Floy Quintos Reflects on ANG NAWALANG KAPATID; Show Runs Till 2/23
Manila, Philippines, February 12, 2014--Dulaang UP (DUP), University of the Philippines-based student theater organization, officially closes its 38th theater season by retooling a three-year-old children's play into a more complex theater piece. ANG NAWALANG KAPATID, a Filipinized musical adaptation of ancient India's most revered epic, The Mahabharata, runs until Sunday, February 23 at Wilfrido Ma. Guerrero Theater (2nd floor Palma Hall), featuring the Dulaang UP Ensemble led by Teetin Villanueva, Vince Pajara, John Abella, and Ross Pesigan.
This new work tells the stories of the Kaurava and Pandava families, who are engaged in war against one another, and the young prince Karna (Pesigan), who is unaware that he is fighting his half-sibling Yudhisthira (Abella).
The creative trio of book writer-lyricist Floy Quintos ("Collection"), composer Ceejay Javier ("Isang Panaginip na Fili"), and director-choreographer Dexter Santos ("Collection") are behind the production, which is aimed at bringing the timeless tale of The Mahabharata to a predominantly Filipino audience by probing the influence of Indian culture to the Filipinos' strong family ties.
Quintos shares his production notes with BroadwayWorld.com:
ANG NAWALANG KAPATID was written in 2010 for the Ateneo Children's Theater (ACT), and was produced the following year as the annual play of the Ateneo Grade School. As a musical for a young audience, it was an ambitious and very challenging project. The biggest challenge, then as now, was to tell the story of the epic in the clearest, simplest way possible. The ACT production featured the original score of Ceejay Javier, and was directed by JJ Ignacio. The fabulous set --inspired by the Ajanta Cave paintings--was designed by Joe Tecson with costumes by Eric Pineda. The current Dulaang UP production owes much to ACT and to Ateneo Grade School for allowing the use of the material, which has of course, been rewritten to allow for more of the complexities and key scenes of the epic.
Now, why The Mahabharata? There is a saying,"What is not found in The Mahabharata is not to be found anywhere else in the world." Truly. At its simplest, the epic is about the great war between the Pandavas and the Kauravas, which began with a simple game of dice. But enriching the basic plot, like so many flourishes in an Indian bas-relief, are stories of Gods and men, seductions and betrayals, mysterious transformations, mythic animals, divine weapons, and political machinations. Remember that the lengthy treatise on kingship and the nobility of one's personhood, The Bhagavad Gita, is only a part of the whole Mahabharata.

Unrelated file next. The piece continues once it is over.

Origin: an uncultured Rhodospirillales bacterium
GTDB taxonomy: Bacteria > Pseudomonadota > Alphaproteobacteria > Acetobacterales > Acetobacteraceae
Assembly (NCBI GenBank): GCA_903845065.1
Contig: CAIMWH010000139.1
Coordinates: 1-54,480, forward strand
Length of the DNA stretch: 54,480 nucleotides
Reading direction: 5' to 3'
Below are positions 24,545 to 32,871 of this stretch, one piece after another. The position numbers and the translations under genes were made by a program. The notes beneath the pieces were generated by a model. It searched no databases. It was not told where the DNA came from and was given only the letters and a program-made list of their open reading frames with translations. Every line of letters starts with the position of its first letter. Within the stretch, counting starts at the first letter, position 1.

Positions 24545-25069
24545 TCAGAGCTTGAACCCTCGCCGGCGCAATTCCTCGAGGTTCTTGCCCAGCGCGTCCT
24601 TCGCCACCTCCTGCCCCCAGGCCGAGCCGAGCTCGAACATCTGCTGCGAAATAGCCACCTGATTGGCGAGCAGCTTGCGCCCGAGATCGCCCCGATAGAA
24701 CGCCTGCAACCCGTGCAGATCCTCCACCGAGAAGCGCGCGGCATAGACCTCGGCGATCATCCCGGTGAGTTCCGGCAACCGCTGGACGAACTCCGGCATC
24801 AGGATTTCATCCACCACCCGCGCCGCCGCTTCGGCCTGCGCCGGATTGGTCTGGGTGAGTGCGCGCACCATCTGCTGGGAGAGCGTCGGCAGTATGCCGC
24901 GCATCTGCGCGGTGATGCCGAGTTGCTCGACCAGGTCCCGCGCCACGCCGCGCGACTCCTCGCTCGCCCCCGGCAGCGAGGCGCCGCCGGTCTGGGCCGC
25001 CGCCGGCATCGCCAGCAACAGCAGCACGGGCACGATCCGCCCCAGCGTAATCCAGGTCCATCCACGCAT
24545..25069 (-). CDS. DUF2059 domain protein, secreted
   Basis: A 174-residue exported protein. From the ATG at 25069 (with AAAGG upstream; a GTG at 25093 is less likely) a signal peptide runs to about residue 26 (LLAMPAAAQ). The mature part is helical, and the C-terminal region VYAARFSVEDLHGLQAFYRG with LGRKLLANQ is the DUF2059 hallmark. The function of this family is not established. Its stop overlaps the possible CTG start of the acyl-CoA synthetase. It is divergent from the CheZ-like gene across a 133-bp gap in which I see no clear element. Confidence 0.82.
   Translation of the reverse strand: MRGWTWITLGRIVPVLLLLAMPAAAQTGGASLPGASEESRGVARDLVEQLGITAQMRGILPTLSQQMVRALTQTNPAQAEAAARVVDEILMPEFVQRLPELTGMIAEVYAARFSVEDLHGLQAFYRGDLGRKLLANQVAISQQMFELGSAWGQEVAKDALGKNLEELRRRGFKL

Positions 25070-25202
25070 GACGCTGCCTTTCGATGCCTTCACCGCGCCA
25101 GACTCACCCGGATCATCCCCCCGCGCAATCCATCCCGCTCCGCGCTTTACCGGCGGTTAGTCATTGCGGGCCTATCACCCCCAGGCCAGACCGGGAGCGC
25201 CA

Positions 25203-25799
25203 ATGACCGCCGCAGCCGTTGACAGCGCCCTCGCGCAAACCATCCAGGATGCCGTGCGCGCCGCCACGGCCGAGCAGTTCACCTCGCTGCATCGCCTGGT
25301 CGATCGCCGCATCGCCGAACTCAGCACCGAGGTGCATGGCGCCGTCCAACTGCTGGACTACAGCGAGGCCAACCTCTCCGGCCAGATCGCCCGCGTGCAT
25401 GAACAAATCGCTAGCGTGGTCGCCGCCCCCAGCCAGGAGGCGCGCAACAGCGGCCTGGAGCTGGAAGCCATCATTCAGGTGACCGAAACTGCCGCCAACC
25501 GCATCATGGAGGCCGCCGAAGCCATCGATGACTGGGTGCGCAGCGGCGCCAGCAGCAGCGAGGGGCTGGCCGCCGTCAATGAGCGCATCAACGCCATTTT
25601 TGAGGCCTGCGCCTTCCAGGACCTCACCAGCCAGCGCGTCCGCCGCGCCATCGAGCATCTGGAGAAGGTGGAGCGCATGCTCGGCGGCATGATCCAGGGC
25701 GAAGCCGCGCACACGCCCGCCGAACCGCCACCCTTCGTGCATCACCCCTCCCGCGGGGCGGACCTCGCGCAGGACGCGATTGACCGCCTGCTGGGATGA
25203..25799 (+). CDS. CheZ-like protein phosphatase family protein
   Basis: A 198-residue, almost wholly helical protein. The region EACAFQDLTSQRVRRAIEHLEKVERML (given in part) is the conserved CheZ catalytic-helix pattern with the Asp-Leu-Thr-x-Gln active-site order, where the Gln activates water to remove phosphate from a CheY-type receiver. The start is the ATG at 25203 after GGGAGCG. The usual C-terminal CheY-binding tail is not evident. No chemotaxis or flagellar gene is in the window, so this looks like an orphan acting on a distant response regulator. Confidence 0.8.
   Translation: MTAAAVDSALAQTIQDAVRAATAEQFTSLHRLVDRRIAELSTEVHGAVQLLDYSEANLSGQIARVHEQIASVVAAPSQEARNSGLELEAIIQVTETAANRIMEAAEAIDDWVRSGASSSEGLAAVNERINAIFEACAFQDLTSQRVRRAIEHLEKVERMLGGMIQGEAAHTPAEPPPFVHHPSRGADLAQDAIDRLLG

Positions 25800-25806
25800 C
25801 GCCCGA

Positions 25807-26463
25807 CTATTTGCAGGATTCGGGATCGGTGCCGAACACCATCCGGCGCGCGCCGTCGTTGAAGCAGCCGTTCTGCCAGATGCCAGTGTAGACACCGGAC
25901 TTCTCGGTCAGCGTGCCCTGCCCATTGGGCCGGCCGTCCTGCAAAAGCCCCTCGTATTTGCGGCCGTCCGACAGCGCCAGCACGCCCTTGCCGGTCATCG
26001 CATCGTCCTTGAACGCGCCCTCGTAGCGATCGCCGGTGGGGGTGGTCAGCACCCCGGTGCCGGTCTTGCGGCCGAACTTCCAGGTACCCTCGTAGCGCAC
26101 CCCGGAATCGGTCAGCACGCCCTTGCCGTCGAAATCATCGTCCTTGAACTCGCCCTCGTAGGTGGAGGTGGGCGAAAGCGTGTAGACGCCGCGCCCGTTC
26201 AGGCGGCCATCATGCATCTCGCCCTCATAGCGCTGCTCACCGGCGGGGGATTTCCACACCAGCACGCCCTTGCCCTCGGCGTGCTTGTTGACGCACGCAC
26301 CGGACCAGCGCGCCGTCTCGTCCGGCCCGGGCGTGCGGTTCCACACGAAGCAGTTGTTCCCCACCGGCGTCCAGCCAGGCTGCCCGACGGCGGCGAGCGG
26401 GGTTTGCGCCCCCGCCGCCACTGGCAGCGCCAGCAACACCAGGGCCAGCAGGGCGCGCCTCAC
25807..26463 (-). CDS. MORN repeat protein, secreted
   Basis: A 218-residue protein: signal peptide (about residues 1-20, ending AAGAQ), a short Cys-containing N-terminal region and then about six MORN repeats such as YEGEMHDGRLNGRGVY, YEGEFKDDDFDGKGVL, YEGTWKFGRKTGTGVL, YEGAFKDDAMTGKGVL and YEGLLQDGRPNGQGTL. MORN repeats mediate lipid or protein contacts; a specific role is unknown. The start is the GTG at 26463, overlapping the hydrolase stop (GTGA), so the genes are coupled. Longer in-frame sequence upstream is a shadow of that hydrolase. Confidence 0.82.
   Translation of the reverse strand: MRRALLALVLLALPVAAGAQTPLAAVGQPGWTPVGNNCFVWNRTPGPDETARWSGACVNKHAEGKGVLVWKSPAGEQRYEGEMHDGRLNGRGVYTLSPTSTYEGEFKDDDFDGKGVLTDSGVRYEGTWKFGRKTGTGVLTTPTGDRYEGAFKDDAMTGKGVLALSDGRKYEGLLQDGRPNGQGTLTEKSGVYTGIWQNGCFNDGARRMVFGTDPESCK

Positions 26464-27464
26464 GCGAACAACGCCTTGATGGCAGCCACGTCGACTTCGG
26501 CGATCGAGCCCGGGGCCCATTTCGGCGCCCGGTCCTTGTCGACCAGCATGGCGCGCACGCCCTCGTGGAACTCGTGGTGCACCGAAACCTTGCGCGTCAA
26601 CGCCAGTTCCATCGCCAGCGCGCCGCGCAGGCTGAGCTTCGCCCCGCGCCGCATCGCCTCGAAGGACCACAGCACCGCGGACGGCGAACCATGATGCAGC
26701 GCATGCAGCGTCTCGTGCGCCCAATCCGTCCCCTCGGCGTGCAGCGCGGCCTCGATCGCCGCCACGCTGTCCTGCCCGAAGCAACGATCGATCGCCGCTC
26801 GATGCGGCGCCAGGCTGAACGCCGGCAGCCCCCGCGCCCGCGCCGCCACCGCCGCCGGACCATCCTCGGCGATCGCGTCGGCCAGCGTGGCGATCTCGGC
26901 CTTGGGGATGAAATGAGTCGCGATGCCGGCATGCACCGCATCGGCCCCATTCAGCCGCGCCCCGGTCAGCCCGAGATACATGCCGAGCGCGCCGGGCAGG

I first became aware of the epic through Bhagahad Gita, then through the film by Peter Brooke (and the subsequent book documenting the production). Alas, I was too young to see the legendary production on which the film was based, which took two whole nights to perform and was set in stone quarry in Southern France.
So, what are the source materials for this adaptation? The definitive condensed translation of the epic is by the late William Buck. But research also led me to read more versions,from the historic roots of the epic to the simpler, but far more magical folk and tribal versions. I also looked at more contemporary versions like the novel "The Palace of Illusions" by Chitra Divakuruni, a contemporary work that re-interprets the epic from a feminist point of view. I must say I understood the basic plot a lot more when I read the children's versions as well as the comic book versions. All are radically different; all have their charm, their high points. Even the names of the characters change from version to version! The great Southeast Asian epics--our own Hudhud and Labaw Donggon, included--are like that. They live again with each re-telling, with each embellishment. These varied re-tellings made me understand--if not the whole story---the greatness of the epic. I have always believed that a great work of literature inspires other storytellers to create their own versions. Like fragments of a broken mirror, each piece reflects its own realities, however limited. But what insights each fragment reveals.
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